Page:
So when it came time for me to find out about seminary in Arcadia Heights, all I eventually needed to do was get the telephone number of one of the Mormon churches in [city-that-happens-to-be-a-clone-of-my-fictitious-city], and then call on Sunday and talk to whoever answered the phone. And it turned out he knew all the answers I needed (60 Mormons in the high school, organized into four early-morning seminary classes — one for each year in high school — all held at the local church building. Perfect).
All of which brings me to my second reason for doing research. Research, or so I now hold, helps to provide the raw stuff of stories. Stories are better not just for the avoidance of errors, but for the breath of reality that well-conducted research can bring to them.
Of course, the impulse to research can get out of hand.
My family, I’m sure, is convinced that we’ve long since passed that line in my case. The tipping point was when I spent several hours searching online in order to find daily weather reports from 2003-2004 (the timeframe for my story, for reasons which arose serendipitously out of my research) so I could make sure I wasn’t having it be all sunny on one of those Oregon days where it rains all day. Actually, what I really needed to know was whether it was likely that a weekend in October might be dry enough that teenagers would go mountain biking. But once I found the weather records, I couldn’t just ignore them, could I? (Sadly, they only give daily minimum and maximum temperatures for Portland and total precipitation: not whether the rain fell during the morning, or afternoon, or whatever. So I have to make it up at that point.)
And then there was the infamous incident of the rock music CD. I’d decided, for plot purposes, that one of my characters needed to have a CD made by an acquaintance at school with songs on it by various artists. But what should be on the CD? I wound up finding a very useful website that listed all the top 100 hits of 2002, then corralled my son and several of his friends from Church into commenting on the various performers. (The irony, of course, being that Nathan, of all the teenagers I know, is one of the least aware of popular music. But he was sometimes able to inform me about the “buzz” surrounding a performer. And the Ballard boys were able to tell me more than that when I cornered them at a ward potluck.) And then I set up multiple Pandora stations, listening to songs I’d never heard by groups I’d never heard of-just to try to decide which songs would be on this hypothetical CD, and which ones my character would like, and which ones he would hate with a passion, and which one he might want to go out and buy for himself after his dad (the bishop) made him get rid of the CD because it was illegally copied. Which was the point of the whole exercise to begin with (from a plot standpoint).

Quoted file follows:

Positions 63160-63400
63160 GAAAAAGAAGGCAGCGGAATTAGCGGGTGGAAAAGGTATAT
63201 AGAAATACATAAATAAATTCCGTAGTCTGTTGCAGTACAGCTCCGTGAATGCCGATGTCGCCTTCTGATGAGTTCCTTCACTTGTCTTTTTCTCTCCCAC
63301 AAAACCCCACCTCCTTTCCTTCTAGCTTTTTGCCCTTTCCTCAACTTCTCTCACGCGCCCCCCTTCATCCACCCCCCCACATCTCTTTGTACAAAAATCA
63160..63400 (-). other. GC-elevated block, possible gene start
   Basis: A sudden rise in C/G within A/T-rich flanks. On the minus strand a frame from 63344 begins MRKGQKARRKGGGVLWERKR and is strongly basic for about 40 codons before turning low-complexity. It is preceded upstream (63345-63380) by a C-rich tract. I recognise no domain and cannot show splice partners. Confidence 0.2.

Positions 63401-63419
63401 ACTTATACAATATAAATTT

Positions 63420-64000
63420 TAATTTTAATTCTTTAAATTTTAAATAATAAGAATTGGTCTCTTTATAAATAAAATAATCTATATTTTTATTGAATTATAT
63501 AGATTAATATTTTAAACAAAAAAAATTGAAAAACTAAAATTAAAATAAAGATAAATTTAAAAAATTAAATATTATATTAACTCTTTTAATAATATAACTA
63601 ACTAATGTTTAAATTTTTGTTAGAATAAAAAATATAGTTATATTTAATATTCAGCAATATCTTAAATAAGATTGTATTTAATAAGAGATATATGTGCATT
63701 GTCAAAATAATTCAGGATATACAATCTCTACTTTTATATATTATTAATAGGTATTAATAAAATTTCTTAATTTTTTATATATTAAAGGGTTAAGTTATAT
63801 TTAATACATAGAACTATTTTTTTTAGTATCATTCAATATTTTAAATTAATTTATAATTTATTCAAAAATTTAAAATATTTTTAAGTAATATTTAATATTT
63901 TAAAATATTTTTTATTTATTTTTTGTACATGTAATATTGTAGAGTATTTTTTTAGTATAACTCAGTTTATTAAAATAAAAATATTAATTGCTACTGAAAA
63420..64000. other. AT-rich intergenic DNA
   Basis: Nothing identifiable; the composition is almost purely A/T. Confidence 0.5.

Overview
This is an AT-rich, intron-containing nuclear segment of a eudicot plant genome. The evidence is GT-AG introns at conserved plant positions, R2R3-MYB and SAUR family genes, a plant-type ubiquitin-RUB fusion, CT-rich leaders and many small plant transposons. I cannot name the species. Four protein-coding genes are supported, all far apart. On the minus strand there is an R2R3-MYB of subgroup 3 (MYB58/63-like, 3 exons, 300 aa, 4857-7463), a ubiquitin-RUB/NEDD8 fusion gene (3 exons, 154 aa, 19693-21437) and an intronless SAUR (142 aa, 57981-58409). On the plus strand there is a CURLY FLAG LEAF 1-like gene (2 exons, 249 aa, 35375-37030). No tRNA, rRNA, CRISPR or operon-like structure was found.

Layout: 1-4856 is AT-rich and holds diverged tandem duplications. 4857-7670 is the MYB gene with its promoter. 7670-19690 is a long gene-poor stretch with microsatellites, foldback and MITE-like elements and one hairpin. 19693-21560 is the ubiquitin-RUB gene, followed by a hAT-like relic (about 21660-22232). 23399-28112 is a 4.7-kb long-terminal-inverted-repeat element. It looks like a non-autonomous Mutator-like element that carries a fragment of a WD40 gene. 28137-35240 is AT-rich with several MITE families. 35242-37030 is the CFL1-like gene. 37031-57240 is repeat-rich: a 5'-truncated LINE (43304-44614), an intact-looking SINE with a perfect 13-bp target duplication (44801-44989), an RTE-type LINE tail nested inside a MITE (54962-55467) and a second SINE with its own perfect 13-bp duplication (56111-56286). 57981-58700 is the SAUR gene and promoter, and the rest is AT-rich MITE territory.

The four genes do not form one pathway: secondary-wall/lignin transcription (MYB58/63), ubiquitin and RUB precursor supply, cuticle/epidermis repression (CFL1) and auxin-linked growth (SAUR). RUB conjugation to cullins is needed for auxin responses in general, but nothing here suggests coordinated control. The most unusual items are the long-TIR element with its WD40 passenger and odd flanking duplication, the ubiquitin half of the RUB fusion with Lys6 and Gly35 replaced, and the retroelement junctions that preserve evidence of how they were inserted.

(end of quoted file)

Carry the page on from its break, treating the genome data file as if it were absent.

I won’t even describe what it was like renting and sitting through Austin Powers: Goldmember, which was the movie I’d decided my main character and his friends would watch at an end-of-the-school-year party. (Hint: I suffer from vicarious embarrassment for the stupid things that characters do in stories and movies, and I’ve long since passed the age where I think that hearing someone say the words “Preparation H” is automatically funny. Enough said.)
One of the subtle problems with research is that once you’ve put so much time and effort into it, it’s hard not to spend time showing it off. Frankly, I’m not sure if my pirated CD is really worth the space it occupies (about 2-3 pages at a guess, scattered through as many scenes). In the not entirely unlikely event that those pages wind up on the chopping block, I’ll feel pretty stupid about all the time I put into that research. (And yet, I uneasily suspect, also mildly pleased at such evidence of the pains I have suffered for my Arte.)